Drinking whiskey straight is a time-honored tradition, as is shooting it. To keep it simple this holiday season, take a whiskey shot followed by a gravy chaser. Until I started researching this article, the concept was new to me, so I headed to my favorite neighborhood bar to test it out.
With Kentucky Gentleman, a sip of warm gravy immediately smothers the alcoholic burn on the finish. Following a sip of Buffalo Trace, a bit of the oak and char notes on the finish lingered. For science, I tried starting with a sip of gravy, then taking the shot, then drinking more gravy, but I would not repeat that – the flavor and texture of the resulting mixture was disgusting.
After having tried it a few ways, I’d suggest using a high proof rye or bourbon in this combination, since the gravy’s effect is most pronounced on a hot finish.
- 1 ½ ounce whiskey
- 1 ounce warmed gravy
Pour whiskey and gravy into separate glasses. Drink the whiskey in one sip and follow with a sip of gravy.
When the snow is falling and the fire’s burning low, nothing is quite as satisfying as sipping a Hot Toddy. The drink’s roots are planted firmly in herbal medicine, where spices were believed to have healing benefits, citrus (a more modern addition) comes in with a vitamin C boost, sugar adds flavor, and booze helps to numb whatever ails you. This toddy combines flavors from the traditional Dutch speculoos cookies served during winter with bourbon and the traditional lemon and honey.
Christina Henderson, San Francisco
- 1 ½ ounce Blade and Bow bourbon
- ½ ounce Lemon
- ½ ounce Honey
- 2 spritz Speculoos bitters
- Dehydrated cinnamon and clove lemon wheel
- 1/2 oz Yzaguirre Vermouth
Combine all ingredients in a stemmed wine glass and top with hot water. Garnish with a dehydrated lemon wheel seasoned with cinnamon and clove.
*To make the Speculoos Bitters, combine one 750 mL bottle of Ketel One with .5 cups Everclear, 1 cup chopped gentian root, 1 tbsp whole cloves, 1 tsp white pepper corns, 1 tsp anise seed, 1 tsp coriander, 1 tsp cardamom, 1 tsp nutmeg, .25 tsp mace, and 2 oz brown sugar syrup. Let sit for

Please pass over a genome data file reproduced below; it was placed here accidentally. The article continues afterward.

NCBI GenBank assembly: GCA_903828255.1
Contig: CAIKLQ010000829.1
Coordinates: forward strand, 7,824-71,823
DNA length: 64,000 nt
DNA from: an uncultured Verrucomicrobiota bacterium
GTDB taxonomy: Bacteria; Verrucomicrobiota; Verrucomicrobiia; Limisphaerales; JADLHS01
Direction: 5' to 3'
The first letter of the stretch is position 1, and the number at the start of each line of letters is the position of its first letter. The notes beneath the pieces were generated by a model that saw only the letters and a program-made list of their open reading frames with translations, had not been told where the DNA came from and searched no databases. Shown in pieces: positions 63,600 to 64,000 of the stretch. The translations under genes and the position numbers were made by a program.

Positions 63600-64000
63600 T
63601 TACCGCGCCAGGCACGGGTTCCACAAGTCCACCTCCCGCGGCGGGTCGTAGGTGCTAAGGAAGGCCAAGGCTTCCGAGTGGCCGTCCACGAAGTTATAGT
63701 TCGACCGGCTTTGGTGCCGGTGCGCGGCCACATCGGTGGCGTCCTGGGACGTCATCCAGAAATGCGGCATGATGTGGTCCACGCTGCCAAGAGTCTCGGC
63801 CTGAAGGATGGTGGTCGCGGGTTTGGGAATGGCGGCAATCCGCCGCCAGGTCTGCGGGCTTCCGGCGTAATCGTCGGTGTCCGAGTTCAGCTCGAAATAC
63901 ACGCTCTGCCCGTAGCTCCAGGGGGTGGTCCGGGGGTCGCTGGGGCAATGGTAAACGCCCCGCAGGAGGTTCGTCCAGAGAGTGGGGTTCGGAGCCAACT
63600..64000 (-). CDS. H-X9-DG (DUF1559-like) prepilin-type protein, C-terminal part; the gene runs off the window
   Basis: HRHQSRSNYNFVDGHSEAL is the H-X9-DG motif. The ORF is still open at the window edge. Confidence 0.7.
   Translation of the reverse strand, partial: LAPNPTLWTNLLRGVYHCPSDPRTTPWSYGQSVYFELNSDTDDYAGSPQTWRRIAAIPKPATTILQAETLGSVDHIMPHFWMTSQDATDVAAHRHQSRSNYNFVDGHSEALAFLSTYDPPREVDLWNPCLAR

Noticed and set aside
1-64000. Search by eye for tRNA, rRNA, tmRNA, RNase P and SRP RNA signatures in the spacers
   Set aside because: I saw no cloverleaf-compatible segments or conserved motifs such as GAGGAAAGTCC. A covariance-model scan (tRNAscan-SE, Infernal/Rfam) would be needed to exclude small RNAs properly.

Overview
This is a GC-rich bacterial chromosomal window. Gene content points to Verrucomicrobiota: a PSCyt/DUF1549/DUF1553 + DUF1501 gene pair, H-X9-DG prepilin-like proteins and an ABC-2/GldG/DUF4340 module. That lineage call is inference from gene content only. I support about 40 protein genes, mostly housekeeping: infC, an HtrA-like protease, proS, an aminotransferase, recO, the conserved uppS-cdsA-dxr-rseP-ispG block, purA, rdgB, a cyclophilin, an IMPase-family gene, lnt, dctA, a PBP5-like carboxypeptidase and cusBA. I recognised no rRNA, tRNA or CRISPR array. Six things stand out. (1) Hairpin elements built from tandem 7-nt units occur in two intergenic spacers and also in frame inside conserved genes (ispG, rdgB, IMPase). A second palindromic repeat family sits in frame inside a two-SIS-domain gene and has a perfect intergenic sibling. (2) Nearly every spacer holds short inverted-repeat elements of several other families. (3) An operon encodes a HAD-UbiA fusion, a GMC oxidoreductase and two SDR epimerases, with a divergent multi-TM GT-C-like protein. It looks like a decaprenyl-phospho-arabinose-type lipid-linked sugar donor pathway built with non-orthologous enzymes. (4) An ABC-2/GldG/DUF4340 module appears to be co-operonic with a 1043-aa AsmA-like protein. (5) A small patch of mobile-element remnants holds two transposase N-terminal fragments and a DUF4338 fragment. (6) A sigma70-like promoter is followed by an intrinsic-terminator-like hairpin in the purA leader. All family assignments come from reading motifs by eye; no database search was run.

When you get to a certain age, you have to start creating your own traditions around the holidays. For Amor y Amargo’s Sother Teague, that means combining holiday flavors with turkey (get it?) in a riff on a Cosmo. I’ve been making this holiday riff on the Cosmopolitan for the past couple of years,” says Teague. “It’s got Turkey and cranberry sauce backed up by the baking spice notes of the bitters and when ornamented decoratively it looks like Christmas.”
Sother Teague, Amor y Amargo, New York, NY
- 1 ½ ounce Wild Turkey 101 rye
- ½ tablespoon cranberry sauce, preferably homemade
- ½ ounce lime juice
- ¾ ounce Grand Marnier (or similar orange liqueur)
- Small egg white
- Dashes of DeGroff’s Pimento Bitters
- Fresh rosemary
Dry shake first five ingredients to kick start emulsion then shake vigorously with plenty of ice to break up the cranberry sauce (30-45 seconds). Double strain into a cocktail glass. Allow to settle for 45 seconds to form a stable head. Decorate with drops or stripes of bitters and a rosemary sprig.